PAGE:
About 20 children turned up at the Spokane Public Library’s South Hill branch to hear Gonzaga basketball players read books aloud.


UPDATED: Tue., July 16, 2019, 1:52 p.m.

The Dirt: Owner preparing Scofflaw’s Books, a bar in the speak-easy style, coming to downtown Spokane

Bryan Harkey plans to open the bar Scofflaw’s Books in the American Legion Building in downtown Spokane in August.


Summer Stories: ‘The Island’ by Kris Dinnison

In week two of “Summer Stories: Summer of ’69,” novelist Kris Dinnison tells the story of a family grappling in the face of the Vietnam War.


UPDATED: Sat., July 6, 2019, 11:36 a.m.

Speakeasy-style bar coming to downtown Spokane

Bryan Harkey plans to open the bar Scofflaw’s Books in downtown Spokane’s American Legion Building in August.


Ask Dr. Universe: What’s the best story ever made in the world?

Humans have been telling stories for thousands of years. At first, they told these stories out loud, then they started to write.


Review: by Joyce Carol Oates captures nation’s darkness, vulnerability of girls in ‘My Life as a Rat ’

Rarely has Joyce Carol Oates created a protagonist as compelling as Violet Rue Kerrigan, the young woman who painfully comes of age in “My Life as a Rat.” And that’s …


Best-sellers

For the week ending on June 22


American Life in Poetry: ‘A Wedding Toast’

I am often asked if I know of a good poem to be read at a wedding, and here’s one by James Bertolino, from his new and selected poems, “Ravenous …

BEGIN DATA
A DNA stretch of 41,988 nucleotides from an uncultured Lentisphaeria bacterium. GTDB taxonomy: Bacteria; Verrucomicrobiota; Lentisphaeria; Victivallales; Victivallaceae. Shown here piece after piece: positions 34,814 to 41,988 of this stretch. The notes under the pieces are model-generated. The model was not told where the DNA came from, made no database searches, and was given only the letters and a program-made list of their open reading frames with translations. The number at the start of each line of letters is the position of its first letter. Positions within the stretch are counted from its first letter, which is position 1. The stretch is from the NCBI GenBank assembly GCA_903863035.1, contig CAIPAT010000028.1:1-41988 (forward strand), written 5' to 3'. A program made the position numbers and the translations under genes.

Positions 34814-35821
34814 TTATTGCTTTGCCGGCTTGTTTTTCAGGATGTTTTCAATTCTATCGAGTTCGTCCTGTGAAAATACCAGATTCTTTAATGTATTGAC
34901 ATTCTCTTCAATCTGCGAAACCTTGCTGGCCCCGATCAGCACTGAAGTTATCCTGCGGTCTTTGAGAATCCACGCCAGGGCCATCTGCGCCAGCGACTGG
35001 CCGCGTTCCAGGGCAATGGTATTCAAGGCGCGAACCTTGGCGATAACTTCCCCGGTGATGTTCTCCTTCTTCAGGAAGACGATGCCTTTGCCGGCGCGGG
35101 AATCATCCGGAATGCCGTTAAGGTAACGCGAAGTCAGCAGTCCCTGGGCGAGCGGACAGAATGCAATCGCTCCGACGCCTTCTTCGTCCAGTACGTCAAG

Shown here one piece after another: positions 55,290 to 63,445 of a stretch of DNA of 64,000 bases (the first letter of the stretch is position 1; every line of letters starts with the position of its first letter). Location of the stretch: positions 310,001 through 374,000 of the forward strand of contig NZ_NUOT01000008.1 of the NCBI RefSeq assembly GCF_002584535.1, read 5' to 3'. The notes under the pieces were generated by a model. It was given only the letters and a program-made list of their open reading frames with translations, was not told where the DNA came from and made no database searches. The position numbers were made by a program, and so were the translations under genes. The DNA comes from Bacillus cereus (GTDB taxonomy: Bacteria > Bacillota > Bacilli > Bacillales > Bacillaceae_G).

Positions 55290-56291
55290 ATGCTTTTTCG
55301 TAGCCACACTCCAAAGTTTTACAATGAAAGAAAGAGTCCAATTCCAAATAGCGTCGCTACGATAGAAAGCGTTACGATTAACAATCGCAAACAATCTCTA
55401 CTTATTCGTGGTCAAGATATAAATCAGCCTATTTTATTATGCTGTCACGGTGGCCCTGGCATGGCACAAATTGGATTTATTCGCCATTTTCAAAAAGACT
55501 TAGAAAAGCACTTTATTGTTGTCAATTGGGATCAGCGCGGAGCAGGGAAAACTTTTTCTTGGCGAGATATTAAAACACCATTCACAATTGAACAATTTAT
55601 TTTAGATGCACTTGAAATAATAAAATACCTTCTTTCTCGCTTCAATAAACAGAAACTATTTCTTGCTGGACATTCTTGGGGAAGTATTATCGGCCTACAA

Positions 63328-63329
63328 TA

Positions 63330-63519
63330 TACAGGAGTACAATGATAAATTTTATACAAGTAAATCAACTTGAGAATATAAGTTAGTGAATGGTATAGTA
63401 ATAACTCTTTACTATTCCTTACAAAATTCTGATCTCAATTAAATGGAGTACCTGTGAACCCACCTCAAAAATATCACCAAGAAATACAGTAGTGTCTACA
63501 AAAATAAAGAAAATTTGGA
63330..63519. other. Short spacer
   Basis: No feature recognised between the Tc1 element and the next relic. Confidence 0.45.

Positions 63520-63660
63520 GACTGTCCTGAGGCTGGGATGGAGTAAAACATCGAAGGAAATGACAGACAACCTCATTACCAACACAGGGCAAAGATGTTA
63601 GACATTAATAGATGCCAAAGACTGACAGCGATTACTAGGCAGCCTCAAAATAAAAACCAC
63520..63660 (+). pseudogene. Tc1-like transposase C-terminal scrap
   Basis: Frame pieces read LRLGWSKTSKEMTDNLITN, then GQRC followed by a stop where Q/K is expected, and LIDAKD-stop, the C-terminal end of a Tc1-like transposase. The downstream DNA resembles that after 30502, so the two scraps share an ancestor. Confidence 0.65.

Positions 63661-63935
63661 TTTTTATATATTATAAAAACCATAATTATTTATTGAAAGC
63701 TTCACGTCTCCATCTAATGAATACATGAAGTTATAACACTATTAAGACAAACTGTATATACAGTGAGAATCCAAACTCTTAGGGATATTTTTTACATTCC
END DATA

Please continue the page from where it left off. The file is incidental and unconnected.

NW Passages: Five things to know about Peter Heller

Peter Heller will be in Spokane on Tuesday for an evening discussion with the Northwest Passages Book Club. The acclaimed writer of books such as “Kook,” “The Dog Stars” and …


‘Good journey’ tells area history: Wandermere book started as family tale, became more

Mead High School alumni Ty Brown set out to learn more about the history of his family, who founded Wandermere Golf Course, and ended up writing a history book instead.


Everything is Copy: How can I say this so we can stay in this car together?

Mark Twain said many funny, true, quotable things, but among them was not “Everybody talks about the weather, but nobody does anything out it.” He simply repeated the quip of …


Northwest Passages Book Club heads into summer

Mark your calendars for events celebrating books, basketball and cooking.


From Odd Fellows to Montvale: New event center will be home to NW Passages gatherings

The Odd Fellows hall in downtown Spokane on West First Avenue has been revamped as the Montvale Event Center. The Northwest Passages Book Club is among the groups hosting events …


American Life in Poetry: ‘Work’ by Sally Bliumis-Dunn

When I was a nasty little kid I once made fun of a girl in my school because her father worked cutting up dead animals at a rendering plant. My …


Reading the Northwest: Peter Heller’s ‘The River’ carries the reader on a swift current of adventure

The author will discuss his latest novel in a gathering of the Northwest Passages Book Club on June 25 at the Bing Crosby Theater.


Filth, embraced: John Waters, Baltimore’s most reputable degenerate, dishes on his new book

Baltimore’s most reputable degenerate offers a sampling of all the things that make him such a civic treasure.


Best-sellers

Best-selling books for the week ending on May 25.